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New ambulance garage plans cause concern for nearby residents

Sun Advocate community editor

Grady McEvoy kneels by a wooden stake which has been supplanted by a metal capped stake next to it. He and his wife, Jeanne felt that when the metal stake appeared, things changed in the negotiations over the property line differences.

For Grady and Jeanne McEvoy the new ambulance garage Carbon County wants to build by their home is not all bad.

"Emergency service will be right next door," says Grady with a smile on his face. "However the problems with the property they want to build it on is another thing."

The two have talked with the county governing board at the two last commission meetings about a problem that has arisen over the surveying that is being done for the structure. It seems their warranty deed on the property where their house is located says one thing while the recent surveys say another. That problem amounts to about 16 feet of property that they feel they purchased and own, while county civil engineers see it differently.

"We'd like to see that lot developed," he says as he looks over the field. "It has been nothing but weeds. I think others around here feel the same way."

But both of them feel the way the project has been laid out is not right.

The two have been in constant communication with the county and felt things were going well until one day one of the temporary wood stakes turned into a metal end cap stake. Somehow that seemed more permanent and something else too.

"We just are feeling this is not in the good faith effort we have all talked about concerning this problem," Grady stated at the last commission meeting on June 2. "It's not the friendly manner in which we were trying to work."

To commissioners it's a dilemma. They are caught literally between survey stakes that denote the McEvoy's property on one side and the Calder Brothers, owners of the Gas N Go station, on the other.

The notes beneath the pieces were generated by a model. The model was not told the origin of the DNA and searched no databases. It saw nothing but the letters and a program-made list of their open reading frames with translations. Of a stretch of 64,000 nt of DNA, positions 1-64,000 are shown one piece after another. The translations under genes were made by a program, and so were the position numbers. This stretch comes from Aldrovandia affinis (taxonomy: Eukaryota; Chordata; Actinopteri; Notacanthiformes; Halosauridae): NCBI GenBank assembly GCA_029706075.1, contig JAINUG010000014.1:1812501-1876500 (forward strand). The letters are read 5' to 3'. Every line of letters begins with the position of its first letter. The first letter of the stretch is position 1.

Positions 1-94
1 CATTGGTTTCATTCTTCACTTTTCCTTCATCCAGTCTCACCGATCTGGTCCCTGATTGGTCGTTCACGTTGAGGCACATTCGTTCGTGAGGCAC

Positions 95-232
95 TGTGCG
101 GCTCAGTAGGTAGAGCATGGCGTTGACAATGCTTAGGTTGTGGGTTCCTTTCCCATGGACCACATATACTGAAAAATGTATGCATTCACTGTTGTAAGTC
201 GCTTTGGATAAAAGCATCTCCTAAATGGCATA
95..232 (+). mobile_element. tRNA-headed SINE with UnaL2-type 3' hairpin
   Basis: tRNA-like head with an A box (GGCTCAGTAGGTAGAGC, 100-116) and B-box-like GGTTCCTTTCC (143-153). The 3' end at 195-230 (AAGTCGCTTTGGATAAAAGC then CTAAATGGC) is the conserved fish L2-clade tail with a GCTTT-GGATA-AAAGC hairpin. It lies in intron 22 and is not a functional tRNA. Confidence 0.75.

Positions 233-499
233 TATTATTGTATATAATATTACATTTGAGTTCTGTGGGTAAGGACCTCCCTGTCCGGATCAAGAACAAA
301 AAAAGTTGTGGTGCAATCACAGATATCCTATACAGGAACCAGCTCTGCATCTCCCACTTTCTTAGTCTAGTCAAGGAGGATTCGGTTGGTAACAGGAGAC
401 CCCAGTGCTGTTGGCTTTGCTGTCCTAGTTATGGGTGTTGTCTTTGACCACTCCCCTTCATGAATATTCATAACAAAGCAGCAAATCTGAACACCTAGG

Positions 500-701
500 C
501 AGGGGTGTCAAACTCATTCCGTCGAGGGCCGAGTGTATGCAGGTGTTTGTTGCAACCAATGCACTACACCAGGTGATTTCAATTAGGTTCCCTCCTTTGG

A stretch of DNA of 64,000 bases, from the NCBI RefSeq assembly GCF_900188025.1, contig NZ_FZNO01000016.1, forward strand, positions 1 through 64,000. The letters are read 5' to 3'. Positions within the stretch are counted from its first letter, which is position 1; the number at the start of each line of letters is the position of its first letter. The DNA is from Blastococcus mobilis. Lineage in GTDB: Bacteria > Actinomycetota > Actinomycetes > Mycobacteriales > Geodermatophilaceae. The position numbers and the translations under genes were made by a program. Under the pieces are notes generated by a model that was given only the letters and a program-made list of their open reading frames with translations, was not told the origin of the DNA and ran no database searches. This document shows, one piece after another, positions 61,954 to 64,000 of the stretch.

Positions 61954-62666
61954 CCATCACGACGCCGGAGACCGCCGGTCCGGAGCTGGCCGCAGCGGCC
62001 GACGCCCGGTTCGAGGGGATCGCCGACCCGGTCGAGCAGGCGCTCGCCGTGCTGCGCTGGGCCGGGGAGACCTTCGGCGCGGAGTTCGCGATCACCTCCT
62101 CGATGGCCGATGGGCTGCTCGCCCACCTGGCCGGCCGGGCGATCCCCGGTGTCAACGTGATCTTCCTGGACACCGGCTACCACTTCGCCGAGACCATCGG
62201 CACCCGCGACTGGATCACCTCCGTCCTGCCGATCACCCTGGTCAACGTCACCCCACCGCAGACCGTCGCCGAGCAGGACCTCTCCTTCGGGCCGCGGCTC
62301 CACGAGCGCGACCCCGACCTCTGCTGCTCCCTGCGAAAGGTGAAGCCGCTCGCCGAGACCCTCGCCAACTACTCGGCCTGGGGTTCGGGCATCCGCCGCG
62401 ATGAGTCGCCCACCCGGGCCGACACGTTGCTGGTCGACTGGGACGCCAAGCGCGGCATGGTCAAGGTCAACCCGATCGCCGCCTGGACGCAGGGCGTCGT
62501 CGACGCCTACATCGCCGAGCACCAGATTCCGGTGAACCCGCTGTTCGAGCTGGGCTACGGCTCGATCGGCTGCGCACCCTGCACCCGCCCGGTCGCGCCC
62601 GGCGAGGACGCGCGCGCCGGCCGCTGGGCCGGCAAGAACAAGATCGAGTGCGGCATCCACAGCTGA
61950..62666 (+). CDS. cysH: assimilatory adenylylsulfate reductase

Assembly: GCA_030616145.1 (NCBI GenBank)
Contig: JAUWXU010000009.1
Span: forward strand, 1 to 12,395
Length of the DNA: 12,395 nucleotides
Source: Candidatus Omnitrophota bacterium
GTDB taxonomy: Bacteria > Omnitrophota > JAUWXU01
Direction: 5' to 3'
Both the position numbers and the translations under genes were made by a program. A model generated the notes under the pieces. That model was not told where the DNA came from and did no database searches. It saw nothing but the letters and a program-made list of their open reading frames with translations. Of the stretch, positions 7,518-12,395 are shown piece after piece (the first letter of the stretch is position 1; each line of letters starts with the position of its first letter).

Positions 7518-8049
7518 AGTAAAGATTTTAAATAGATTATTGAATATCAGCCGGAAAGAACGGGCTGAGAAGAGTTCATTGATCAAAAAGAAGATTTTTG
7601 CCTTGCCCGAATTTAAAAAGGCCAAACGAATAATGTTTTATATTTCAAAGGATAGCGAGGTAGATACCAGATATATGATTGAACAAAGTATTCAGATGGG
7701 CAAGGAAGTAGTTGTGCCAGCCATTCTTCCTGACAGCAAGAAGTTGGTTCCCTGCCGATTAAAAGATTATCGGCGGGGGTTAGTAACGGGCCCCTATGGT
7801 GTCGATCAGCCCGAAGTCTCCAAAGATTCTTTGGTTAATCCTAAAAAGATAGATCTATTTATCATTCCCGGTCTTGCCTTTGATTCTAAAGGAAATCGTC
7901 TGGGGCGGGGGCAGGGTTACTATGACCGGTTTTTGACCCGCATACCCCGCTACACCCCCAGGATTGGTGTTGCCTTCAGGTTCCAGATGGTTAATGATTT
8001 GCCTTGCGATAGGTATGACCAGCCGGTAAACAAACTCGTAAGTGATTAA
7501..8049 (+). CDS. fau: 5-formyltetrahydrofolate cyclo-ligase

"From a surveyors point of view it's clear cut," stated Commissioner Steve Burge during the meeting. "According to recorded records it's cut and dried. The actual north boundary of the property you own is in the middle of the street (200 north)."

The county has discussed trying to work with the McEvoy's by asking them to consider buying some property on the south (Calder Brothers) and then doing a trade for the property they thought they owned on the north.

"It just seems to us we'd be paying for the land twice then," says Jeanne.

And that's assuming the Caulder Brothers would want to sell.

"Besides, exchanges of public property with private property owners is problematic," said Commissioner Mike Milovich.

There was also some discussion at the meeting about the actual right of ways in the area but as the McEvoy's point out on plans they have in their home, right of ways on the documents have changed over the years on 100 North. In one case the right of way appears to be almost 90 feet while on another set of plans it is between 70 and 80 feet.

"I think we still need to work out what we both need from this," stated Commission Chair Bill Krompel before the issue was set aside for the night for more study and negotiation.

The county's plan for the million dollar plus project had been kicked around for a long time because the old garage near the county courthouse is literally falling down. The building is so old it has cracks in the walls one can see through. But when money came from the CIB this past year to build a structure the search for the right piece of property began. The planned site (100 West between 100 and 200 north) seemed ideal because of it's central location and the fact that the county already owned the land.

"We met with a representative of Calders this last week," said Milovich on Wednesday afternoon. "I'm not sure what they want to do so we just have to go ahead with our plans. We have enough room to build it on that piece of land."

Milovich said that according to the county engineers, everything in the area lines up perfectly.

"It looks as though the McEvoy's thought they bought 80 feet when they actually only got 64," stated Milovich. "I feel bad about that but everything has be done above board and within what the lines are. They are what they are."

Obviously the garage being built there will create some differences in the neighborhood. Ambulances just don't run during the day or evening but 24 hours per day.

"We are not against this project being built at all," says Grady. "We have also talked to some of the neighbors and they don't mind it as long as their needs are taken into account. We just want to be treated fairly without feeling we had to pay for the same piece of property twice."

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